- More than 825 million paid subscriptions across Services, up 165 million in the last 12 months
- $193 billion in cash and marketable securities, total debt $120 billion
- Annual increases in dividend going forward
- Given “continued uncertainty” – no revenue guidance
- YOY revenue performance for June impacted by supply constraints, silicon shortages
- Constraints to be in the range of $4 billion to $8 billion, more than experienced during March
- Forex expected to be a headwind, additionally Russian sales have ceased
- Double-digit Services growth expected in June quarter, but deceleration expected
- Question time!
- Katy Huberty – Morgan Stanley : Consumer spending questions, what metrics is Apple watching?
- Cook: “Monitoring daily sales very closely.” Apple is seeing inflationary impacts, assumed in the guidance provided
- Huberty: “How will that impact the consumers in the business, and influences purchases.”
- Cook: “Our main focus is on the supply side.”
- Huberty: China impacts?
- Cook: Q2, restrictions in China had not started but there were still supply constraints.
- Cook: Legacy nodes still most impacted, but looking ahead COVID disruptions, and continued silicon shortages
- Cook: Constraints around Shanghai corridor
- Cook: Final assembly factories have restarted
- Amit Daryanani – Evercore : Would like more detail geographically
- Maestri: Happy in US, good quarter in Europe including Russia sales loss for a month of the quarter
- Maestri: In-line with expectations in Europe, China March quarter record.
- Maestri: Year-over-year launch timing of iPhone had an impact (later in 2020 than in 2021)
- Maestri: Japan impacted by foreign exchange with dollar appreciation against most currencies
- Daryanani – Is the supply constraint causing deferred demand or destroyed demand?
- Cook: It will effect most of the categories. There’s a percentage that’s recapturable, and some likely not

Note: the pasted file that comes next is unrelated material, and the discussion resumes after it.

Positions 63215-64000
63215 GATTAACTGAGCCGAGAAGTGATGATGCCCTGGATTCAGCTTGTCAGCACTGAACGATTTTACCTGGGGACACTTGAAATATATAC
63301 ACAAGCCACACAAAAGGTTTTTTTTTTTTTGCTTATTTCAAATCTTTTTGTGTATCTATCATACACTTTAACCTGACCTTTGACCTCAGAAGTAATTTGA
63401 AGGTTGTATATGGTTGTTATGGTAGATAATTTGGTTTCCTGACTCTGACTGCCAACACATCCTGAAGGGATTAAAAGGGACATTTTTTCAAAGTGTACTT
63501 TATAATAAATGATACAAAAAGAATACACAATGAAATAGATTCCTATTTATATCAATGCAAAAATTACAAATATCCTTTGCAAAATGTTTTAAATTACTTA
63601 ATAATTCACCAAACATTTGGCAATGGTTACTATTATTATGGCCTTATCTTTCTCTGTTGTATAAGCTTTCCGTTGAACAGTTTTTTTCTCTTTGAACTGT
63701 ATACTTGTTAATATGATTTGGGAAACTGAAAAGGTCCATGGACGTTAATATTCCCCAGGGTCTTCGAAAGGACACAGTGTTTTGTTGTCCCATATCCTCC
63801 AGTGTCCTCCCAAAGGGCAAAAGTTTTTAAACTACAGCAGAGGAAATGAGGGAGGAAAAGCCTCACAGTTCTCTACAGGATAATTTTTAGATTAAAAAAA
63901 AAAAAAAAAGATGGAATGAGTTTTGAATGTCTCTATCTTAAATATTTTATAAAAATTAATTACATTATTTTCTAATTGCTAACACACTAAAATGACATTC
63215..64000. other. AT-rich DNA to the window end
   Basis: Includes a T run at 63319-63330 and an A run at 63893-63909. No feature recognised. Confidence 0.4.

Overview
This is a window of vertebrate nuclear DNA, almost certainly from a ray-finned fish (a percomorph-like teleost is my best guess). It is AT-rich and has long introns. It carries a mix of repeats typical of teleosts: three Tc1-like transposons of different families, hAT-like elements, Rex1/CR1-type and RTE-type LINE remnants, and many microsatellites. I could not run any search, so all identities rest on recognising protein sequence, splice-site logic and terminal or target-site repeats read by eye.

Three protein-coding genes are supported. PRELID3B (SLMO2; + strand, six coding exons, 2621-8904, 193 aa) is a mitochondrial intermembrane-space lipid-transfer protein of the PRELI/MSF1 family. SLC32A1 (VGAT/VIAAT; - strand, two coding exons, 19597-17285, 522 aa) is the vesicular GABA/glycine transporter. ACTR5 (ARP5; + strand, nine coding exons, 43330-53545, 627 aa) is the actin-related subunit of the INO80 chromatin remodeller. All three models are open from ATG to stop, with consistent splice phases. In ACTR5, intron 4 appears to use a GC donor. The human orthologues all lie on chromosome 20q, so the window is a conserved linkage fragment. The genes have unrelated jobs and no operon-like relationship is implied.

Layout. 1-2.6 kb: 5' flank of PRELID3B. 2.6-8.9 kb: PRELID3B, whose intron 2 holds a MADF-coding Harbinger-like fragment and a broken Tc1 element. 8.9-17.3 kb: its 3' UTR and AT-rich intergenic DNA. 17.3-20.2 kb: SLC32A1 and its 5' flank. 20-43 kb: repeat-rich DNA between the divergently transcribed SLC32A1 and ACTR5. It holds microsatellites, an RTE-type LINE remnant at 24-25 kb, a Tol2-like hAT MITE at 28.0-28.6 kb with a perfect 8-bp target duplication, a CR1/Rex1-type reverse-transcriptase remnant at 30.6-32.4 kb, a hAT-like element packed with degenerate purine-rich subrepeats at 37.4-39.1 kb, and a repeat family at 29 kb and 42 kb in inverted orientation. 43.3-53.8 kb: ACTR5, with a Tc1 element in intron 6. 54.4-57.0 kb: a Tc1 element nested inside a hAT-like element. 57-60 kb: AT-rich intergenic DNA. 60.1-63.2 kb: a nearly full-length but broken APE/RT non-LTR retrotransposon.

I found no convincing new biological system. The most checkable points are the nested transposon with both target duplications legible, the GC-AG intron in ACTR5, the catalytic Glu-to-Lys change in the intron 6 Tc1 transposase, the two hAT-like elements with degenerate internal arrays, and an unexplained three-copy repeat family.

- Cook: Ratio of captureable to lost difficult to estimate, and won’t be shared
- Chris Caso – Raymond James : Are constraints going to be mostly on supply or labor?
- Cook: “Hard to answer a question about unannounced products”
- Cook: The up to $8 billion in impact for the June quarter is being worked around as best as possible
- Caso: Inflation. Is it possible to deal with inflation without gross margin impacts or price increases?
- Cook: Some of this is in the last quarter, and some of it is in the guidance. Some components falling, some rising
- David Voight – UBS : Product disruption. Should we expect similar impacts to the past?
- Cook: “It will affect most of the product categories.” Apple will optimize to minimize the effect on the user.
- Voight : Anything to share about demand that may be out of the ordinary?
- Cook: Apple was happy with iPhone growth in the quarter, and the year-over-year comp
- Cook: US was quite strong in the quarter
- Jim Suva – CitiGroup : What’s Apple thinking about the future for the supply chain after COVID ends?
- Cook: “Our supply chain is truly global. The products are made everywhere.”
- Cook: “Will probably do more in the US when more chips are here”
- Cook: Top issue is the silicon shortage
- Cook: “In this business, you don’t want to hold a ton of inventory.”